To start to dig ourselves out of the quicksand of worry, we – the anxious – need to do something that is likely to feel very artificial and probably rather patronising too. We need to learn – on occasion – to distrust our senses completely. These senses, that are mostly terrific guides to life, have to be seen for what they also are: profoundly unreliable instruments, capable of throwing out faulty readings and destroying our lives. We need to erect a firm distinction between feelings and reality; to grasp that an impression is not a prognosis; and a fear is not a fact.

One side of the mind has to treat the other with a robust kindly scepticism: I know you’re sure there is a bear out there (at that party, in that newspaper article, in that office meeting). But is there one really? Really really? Emotion will be screaming yes like one’s life depends on it. But we’ve been here before and we need – with infinite forbearance – to let the screaming go on a little – and ignore it entirely. The cure lies in watching the panic unfold and in refusing to get involved in its seeming certainties.

We need to be like a pilot of a sophisticated craft coming into land in deep fog on autopilot: their senses may tell them that a dreadful collision is imminent, their reason knows that the sums have been done correctly and that a smooth landing is, despite the darkness and the awful vibrations, definitely about to unfold.

To get better, which really means, to stop dreading bears everywhere, we need to spend more time thinking about the specific bear that we once saw. The impulse is to focus always on the fear of the future. But we need instead to direct our minds back to the past – and revisit the damaging scenes with compassion and in kindly company. A consequence of not knowing the details of what once scared us is a fear of everything into the future. What sort of bear was it, what did it to us, how did we feel? We need to relocalise and repatriate the bear, to get to know it as a spectre that happened at one point in one place, so that it can stop haunting us everywhere for all time.

How to stop being scared

That we were once very scared is our historical tragedy; the challenge henceforth is to stop giving ourselves ever new reasons to ruin the rest of our lives with fear.

Table of Contents

How do I stop being scared of writing?

Here Are 15 Ways to Overcome Your Fear of Writing

  1. 1) Don’t Worry If Your Book Isn’t Perfect The First Time.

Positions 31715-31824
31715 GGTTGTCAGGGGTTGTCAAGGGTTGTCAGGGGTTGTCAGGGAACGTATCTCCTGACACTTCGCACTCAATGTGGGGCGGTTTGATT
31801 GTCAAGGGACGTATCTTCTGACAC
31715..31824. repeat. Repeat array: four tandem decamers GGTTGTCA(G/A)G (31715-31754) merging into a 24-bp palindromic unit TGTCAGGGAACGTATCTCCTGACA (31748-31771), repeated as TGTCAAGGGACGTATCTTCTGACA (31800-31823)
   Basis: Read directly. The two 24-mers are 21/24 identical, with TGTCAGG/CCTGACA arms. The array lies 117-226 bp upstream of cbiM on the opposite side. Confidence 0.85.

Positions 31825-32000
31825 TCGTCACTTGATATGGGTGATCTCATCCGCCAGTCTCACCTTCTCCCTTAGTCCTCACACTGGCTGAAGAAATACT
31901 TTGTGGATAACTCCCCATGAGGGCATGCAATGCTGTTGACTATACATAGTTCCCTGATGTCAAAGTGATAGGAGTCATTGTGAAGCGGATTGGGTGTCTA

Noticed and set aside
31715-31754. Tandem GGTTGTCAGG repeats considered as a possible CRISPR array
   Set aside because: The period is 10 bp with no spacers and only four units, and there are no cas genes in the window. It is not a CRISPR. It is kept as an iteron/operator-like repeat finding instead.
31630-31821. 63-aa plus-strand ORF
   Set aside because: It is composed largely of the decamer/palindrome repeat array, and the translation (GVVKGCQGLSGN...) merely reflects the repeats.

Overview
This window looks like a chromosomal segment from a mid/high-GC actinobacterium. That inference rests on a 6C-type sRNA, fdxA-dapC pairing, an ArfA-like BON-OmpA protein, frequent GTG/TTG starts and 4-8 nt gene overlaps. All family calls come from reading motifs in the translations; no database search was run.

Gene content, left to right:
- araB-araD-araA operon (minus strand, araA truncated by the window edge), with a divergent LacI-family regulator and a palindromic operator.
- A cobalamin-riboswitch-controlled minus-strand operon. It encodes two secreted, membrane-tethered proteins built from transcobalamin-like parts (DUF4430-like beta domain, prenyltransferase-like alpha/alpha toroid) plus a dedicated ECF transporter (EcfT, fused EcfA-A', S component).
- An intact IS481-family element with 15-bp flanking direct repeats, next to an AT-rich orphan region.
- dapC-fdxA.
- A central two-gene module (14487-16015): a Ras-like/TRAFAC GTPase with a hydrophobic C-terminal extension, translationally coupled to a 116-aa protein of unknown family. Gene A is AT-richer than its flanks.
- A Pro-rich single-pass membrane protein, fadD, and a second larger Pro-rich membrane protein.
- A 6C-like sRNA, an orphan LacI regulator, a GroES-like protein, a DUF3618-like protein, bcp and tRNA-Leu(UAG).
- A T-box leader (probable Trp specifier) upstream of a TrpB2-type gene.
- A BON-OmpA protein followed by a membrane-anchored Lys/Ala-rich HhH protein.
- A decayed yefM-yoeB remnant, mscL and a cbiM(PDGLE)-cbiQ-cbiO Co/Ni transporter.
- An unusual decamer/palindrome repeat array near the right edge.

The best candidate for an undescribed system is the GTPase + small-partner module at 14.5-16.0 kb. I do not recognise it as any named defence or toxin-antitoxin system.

2. 2) Stop Thinking About What Other People Will Think.
  3. 3) Create Time For Yourself To Write.
  4. 4) Know Who You Are Writing For.
  5. 5) Outline Your Book Before You Begin.
  6. 6) Break Up Your Writing Into Chunks.

Why do I get nervous when I write?

The causes of writing anxiety are many. Here are just a few: Inexperience with the type of writing task. Previous negative experiences with writing (e.g. someone, maybe a teacher, has given you negative feedback or said negative things about your writing)

Why do I struggle so much with writing?

Many students feel writing takes too long. For some, writing is a very laborious task because there are so many sub-components which need to be pulled together. For others, the reason lies in some processing difficulties, such as dyslexia or dysgraphia.

What does Bibliophobia mean?

Bibliophobia causes an excessive and overwhelming fear of books. Just thinking about reading a book can trigger the anxiety in some people. People with bibliophobia recognize this fear is not reasonable, but they can’t help it.

What is Pseudodysphagia?

Pseudodysphagia, or the fear of choking, is sometimes confused with phagophobia, or the fear of swallowing.

What do most writers struggle with?

Writing Challenges: 18 Challenges Writers Face and How to Overcome Them

  • Writer’s Block. This is what you feel when you find it difficult to write.
  • Lack of Ideas.
  • Lack of Productivity.
  • Lack of Confidence.
  • Getting REAL Clients.
  • The Fear of Selling.
  • Inability to Get Traction.
  • Too Much Competition.

Is it difficult to be a writer?

Depending on who you listen to, becoming a writer is either the easiest thing in the world (“Just write!”) or a proposition so impossibly difficult that only a combination of talent approaching genius, luck, and years of expensive training (i.e. “Get an MFA!”) can turn your writerly dream into reality.

What is the easiest thing about writing?

What is the hardest thing to write?

What is the hardest thing about writing?

  1. Showing up. Actually starting your project.
  2. Dialogue. Getting it to sound realistic with a good flow.
  3. Finding something to write about.
  4. Not just writing, but writing something good and finishing it.
  5. Creating complex characters that win over an audience.

Which writing process is the hardest?

Too often writers get stuck because they’re skipping the outlining stage of the writing process.

How can I write faster and better?

These are our strategies for how to write faster:

  1. Write every day.
  2. Use an outline to write faster.
  3. Avoid editing as you go.
  4. Research later.
  5. Practice your typing speed.
  6. Sit up properly to write faster.
  7. Use talk-to-text.
  8. Do writing sprints.

Is writing in cursive faster?

Once letter formation is learned, cursive writing is faster than printing, and for many students it’s faster than keyboarding. 2. The connected letters in cursive result in increased writing fluency (speed and smoothness). The flow of cursive means your pen — along with your thoughts — doesn’t stop moving.